“We’re the only museum collecting aggressively – and it has to be aggressive- right now in Rio. If a museum doesn’t collect, it dies”. It’s a damning statement; a gauntlet thrown down to his colleagues at the city’s Modern and Contemporary Art museums just a few kilometres away. But Paulo Herkenhoff isn’t here to settle ideological scores. After a career that’s taken him from São Paulo’s Biennale to Rio’s Museum of Fine Arts via the MOMA, he’s philosophical about the pitfalls when trying to build a serious collection in Brazil’s curious climate for public-private collaborations.
His latest project, the MAR, is just that. Opened in 2013, it’s a privately-funded, publicly-administered institution in a city that has been artistically overshadowed by its cosmopolitan neighbour, São Paulo, in recent years. Having amassed some 5,000 pieces for the MAR in just three years, Herkenhoff can certainly be deemed a prolific force, if not an entirely aggressive one. From Dutch colonial tapestries to political badges from the Brazilian military dictatorship, « visual culture » is the umbrella term for a collection that takes in artefacts, photography, illustration and plenty of painting and sculpture.
The museum’s curator stresses that municipal heritage is the MAR’s USP: «The cultural fabric of the population makes Rio a special city; adversity makes for a creative force here » and he’s particularly proud of an installation that, for him, sums up the ingenuity of those working without formal training, nor access to diverse materials. « Morrinho » is a sprawling, colourful cityscape: a favela in miniature that occupies the entrance hall of the the museum. Started in 1998, it’s a project that has mushroomed beyond its dolls house origins, involving various artists and reproduced in different incarnations; a version of the sculpture was exhibited at Venice’s 2007 Biennale.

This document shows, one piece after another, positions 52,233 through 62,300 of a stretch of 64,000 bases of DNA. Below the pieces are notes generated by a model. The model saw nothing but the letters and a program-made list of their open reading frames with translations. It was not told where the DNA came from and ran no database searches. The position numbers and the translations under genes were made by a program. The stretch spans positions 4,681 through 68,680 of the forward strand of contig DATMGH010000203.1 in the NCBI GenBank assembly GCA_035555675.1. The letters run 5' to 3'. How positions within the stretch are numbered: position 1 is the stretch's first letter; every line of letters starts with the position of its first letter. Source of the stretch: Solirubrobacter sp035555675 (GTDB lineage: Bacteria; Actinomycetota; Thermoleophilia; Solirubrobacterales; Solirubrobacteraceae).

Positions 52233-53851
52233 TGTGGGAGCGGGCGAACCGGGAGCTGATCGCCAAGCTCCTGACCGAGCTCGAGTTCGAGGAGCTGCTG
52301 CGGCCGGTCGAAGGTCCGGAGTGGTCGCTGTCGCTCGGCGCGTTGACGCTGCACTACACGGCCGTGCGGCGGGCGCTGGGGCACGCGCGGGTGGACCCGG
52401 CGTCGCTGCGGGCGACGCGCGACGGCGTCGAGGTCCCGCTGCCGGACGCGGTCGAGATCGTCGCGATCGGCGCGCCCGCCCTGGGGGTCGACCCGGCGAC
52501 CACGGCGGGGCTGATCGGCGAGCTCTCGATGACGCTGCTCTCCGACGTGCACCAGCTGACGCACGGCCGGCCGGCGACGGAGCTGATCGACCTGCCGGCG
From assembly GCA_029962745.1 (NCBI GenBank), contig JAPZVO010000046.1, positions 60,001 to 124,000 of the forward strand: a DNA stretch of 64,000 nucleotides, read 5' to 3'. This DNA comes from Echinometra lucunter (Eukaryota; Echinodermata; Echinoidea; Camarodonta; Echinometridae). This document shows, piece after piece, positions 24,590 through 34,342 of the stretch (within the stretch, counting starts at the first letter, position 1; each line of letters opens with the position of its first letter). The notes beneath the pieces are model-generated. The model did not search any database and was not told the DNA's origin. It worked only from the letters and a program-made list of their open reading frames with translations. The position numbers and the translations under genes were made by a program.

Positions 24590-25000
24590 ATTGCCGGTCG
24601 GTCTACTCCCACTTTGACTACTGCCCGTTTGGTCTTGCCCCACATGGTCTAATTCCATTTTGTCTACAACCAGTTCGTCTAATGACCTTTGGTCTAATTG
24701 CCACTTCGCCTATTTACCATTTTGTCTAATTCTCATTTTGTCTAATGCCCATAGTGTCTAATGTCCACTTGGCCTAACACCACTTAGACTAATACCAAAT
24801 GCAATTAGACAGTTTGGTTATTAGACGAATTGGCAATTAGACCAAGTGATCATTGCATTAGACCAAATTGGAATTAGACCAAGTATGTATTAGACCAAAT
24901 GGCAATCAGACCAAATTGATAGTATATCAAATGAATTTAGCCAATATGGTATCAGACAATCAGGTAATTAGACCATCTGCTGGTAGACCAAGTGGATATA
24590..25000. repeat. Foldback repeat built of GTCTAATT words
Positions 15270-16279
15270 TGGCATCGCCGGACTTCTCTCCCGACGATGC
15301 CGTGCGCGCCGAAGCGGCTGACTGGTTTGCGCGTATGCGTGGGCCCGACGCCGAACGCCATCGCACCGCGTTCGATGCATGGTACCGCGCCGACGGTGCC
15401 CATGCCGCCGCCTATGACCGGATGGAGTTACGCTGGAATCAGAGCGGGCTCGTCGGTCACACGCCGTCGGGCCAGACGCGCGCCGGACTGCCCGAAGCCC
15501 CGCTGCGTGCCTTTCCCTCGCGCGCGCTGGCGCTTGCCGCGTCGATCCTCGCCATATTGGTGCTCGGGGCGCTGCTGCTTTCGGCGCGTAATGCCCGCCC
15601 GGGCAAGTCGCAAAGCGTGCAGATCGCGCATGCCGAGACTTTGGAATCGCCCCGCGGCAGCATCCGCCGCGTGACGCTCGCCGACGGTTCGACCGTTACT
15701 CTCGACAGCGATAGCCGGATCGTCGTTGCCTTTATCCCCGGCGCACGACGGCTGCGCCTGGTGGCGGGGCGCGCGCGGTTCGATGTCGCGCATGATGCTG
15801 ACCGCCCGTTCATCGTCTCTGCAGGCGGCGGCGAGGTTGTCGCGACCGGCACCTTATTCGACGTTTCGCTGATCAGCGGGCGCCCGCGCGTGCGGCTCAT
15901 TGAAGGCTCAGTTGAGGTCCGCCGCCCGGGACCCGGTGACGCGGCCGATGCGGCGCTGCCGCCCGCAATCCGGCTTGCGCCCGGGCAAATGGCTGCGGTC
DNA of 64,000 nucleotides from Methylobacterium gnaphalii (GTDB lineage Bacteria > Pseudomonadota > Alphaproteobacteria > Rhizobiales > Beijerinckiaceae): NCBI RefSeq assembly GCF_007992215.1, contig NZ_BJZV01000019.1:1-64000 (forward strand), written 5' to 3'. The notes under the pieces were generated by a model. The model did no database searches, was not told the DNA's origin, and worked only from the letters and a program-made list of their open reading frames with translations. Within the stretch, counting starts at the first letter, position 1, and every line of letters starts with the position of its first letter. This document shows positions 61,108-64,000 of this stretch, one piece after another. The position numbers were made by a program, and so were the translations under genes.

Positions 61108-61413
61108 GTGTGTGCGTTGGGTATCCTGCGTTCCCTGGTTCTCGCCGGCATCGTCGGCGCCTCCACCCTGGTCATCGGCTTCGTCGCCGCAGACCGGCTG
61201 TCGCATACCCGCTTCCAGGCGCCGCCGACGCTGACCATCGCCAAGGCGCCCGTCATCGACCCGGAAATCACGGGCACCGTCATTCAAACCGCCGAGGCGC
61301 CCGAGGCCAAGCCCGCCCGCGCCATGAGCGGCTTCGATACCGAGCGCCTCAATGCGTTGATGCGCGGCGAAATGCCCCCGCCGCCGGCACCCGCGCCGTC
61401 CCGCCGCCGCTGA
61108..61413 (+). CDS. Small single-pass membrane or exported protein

As the world looks towards Rio de Janeiro for 2016’s Olympic games, the urbanistic overhaul of the port area is a fitting metaphor for the city’s regeneration and the MAR is among the cultural ambassadors of this transition. These docks – once home to a slave port – are rich with symbolic significance. For some it’s the gateway to the old Latin America of violence and poverty, for others, the entrance to a dynamic BRIC country, humming with artistic and economic potential. For Herkenhoff, the MAR’s location makes its mission all the more evident; wedged between Brazil’s elite who reside in the city’s southern beaches and the underprivileged communities of the northern suburbs, “it’s about providing cultural services”. This elder statesmen of arts sketches out his battle plan with a typically laid-back air but he is resolute: curating is a serious business and accountability comes first, beyond party politics or private interests.
Admirable commitment to the cause, but what about the work, what pieces would he add to a fantasy shopping list? “ I love what I have ” he says, with a mischievous smile but “ who wouldn’t want an Alfredo Volpi, a Cildo (Meireles)? ” National namechecks that are in keeping with a career spent at the forefront of Brazilian modern and contemporary art, yet he’s also seduced by the wit and audacity of American artist Kara Walker and “ I wouldn’t say no to some early Dada! ”. Owners of Duchamp, Picabia et al. take heed – there’s a white wall waiting for your donation right now in Rio de Janeiro.